Preen by Thornton Bregazzi
February 12, 2012 New York
For the strong women of today, Thornton and Bregazzi cut the inevitable high romance of botanical flower and butterfly prints by paneling them into dresses with sharp blocks of a very flat matte fabric they referred to as scuba wool, and generally manipulating them by printing the motifs on sequins and embroidering over them with tarnished silver beading. The effect was far from sugary. At times, it was nearly minimal—a successful dance with feminine codes. The brushstroke print mid-show that came from looking at Abstract Expressionists like Jasper Johns provided a sort of interlude.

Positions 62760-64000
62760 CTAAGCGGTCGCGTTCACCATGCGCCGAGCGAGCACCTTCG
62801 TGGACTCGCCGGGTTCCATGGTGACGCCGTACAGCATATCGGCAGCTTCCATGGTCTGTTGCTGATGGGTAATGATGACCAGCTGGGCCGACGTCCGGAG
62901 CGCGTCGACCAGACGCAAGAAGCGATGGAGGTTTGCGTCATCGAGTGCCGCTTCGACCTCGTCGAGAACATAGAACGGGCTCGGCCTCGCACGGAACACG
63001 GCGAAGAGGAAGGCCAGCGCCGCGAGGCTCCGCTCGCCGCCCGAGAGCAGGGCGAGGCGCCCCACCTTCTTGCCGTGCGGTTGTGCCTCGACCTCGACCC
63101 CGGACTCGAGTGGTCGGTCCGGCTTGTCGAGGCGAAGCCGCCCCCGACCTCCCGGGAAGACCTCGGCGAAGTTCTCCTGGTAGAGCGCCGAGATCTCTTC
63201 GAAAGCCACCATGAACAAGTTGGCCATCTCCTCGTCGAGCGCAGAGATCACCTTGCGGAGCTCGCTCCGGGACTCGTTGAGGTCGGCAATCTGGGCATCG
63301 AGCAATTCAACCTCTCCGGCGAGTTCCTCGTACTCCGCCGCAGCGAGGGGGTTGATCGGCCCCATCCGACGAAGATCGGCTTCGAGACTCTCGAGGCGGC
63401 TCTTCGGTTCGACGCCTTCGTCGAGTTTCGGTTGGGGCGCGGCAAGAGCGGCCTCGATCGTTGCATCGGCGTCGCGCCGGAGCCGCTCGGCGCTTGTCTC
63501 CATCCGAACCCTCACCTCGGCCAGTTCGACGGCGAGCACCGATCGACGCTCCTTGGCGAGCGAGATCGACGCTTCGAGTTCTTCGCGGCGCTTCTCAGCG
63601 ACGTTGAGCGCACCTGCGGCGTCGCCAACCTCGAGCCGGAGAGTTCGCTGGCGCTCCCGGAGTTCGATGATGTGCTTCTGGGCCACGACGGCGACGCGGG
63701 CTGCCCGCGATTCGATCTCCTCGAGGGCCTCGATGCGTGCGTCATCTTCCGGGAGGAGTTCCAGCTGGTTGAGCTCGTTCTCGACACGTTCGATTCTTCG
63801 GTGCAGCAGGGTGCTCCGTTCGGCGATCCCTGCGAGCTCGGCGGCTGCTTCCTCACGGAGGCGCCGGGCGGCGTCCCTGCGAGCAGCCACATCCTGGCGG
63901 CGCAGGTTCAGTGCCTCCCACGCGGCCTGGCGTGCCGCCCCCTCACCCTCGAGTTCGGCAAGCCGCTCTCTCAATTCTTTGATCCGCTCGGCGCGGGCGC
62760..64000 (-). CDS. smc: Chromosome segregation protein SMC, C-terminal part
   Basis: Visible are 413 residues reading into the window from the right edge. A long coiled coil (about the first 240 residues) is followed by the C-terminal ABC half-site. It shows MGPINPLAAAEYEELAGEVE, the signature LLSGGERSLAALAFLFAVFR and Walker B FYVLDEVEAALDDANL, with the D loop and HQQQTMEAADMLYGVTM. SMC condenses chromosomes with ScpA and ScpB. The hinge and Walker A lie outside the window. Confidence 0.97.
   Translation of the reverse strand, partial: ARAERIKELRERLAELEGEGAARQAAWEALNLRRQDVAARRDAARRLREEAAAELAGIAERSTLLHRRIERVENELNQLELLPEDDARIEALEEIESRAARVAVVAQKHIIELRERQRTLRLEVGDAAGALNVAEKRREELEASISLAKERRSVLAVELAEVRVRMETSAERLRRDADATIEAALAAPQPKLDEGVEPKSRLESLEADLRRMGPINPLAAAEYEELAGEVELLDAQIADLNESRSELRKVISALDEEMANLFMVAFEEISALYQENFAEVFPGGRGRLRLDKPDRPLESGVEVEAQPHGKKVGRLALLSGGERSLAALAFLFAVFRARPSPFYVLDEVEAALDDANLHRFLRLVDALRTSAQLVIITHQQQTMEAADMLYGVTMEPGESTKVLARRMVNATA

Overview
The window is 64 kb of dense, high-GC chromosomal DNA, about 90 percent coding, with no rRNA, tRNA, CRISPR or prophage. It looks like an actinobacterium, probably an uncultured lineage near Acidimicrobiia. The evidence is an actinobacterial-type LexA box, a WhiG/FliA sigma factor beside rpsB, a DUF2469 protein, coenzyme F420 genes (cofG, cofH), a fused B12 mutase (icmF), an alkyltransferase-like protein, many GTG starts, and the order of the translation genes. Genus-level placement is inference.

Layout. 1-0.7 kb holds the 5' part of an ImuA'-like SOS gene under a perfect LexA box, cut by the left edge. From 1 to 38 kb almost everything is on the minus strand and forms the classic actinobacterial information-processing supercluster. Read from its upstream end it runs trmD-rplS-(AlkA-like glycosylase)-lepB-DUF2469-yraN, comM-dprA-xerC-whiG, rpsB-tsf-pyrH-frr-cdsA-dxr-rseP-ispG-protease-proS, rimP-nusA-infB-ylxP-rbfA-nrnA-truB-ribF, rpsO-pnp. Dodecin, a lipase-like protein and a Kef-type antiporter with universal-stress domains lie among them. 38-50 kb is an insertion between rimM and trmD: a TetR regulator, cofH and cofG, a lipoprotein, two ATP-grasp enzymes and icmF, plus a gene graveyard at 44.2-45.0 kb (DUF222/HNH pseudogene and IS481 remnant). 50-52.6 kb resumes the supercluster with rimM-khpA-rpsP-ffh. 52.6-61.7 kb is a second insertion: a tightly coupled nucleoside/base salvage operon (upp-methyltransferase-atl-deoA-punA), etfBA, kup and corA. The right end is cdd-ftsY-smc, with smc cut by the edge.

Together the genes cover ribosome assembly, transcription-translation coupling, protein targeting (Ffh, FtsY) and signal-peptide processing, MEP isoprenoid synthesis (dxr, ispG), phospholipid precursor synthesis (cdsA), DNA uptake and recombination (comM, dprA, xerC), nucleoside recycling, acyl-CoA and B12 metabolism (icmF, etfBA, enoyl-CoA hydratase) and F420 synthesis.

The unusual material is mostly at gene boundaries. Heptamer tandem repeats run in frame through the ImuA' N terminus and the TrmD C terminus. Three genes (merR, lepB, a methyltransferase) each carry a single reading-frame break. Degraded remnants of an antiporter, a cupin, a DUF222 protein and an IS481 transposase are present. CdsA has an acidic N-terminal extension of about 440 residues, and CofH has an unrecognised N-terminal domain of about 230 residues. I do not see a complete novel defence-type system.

The trompe l'oeil construction that was Thornton and Bregazzi's calling card for many seasons has all but disappeared, which could be the natural course of things as well as a bid for more business. Let's face it, a Frankenstein-ed look of, say, a half-skirt over a longer skirt and attached blouse has more limited appeal than a dress with a straightforward silhouette. However, here, the precise collaging of fabrics—especially in standouts like look 35—from op art and floral prints to lace to daisy-patterned sequins and even little chunks of crystal beading, was sophisticated enough to hold your interest. We'll trust this duo to not become so streamlined as to lose their distinct point of view and look like everyone else.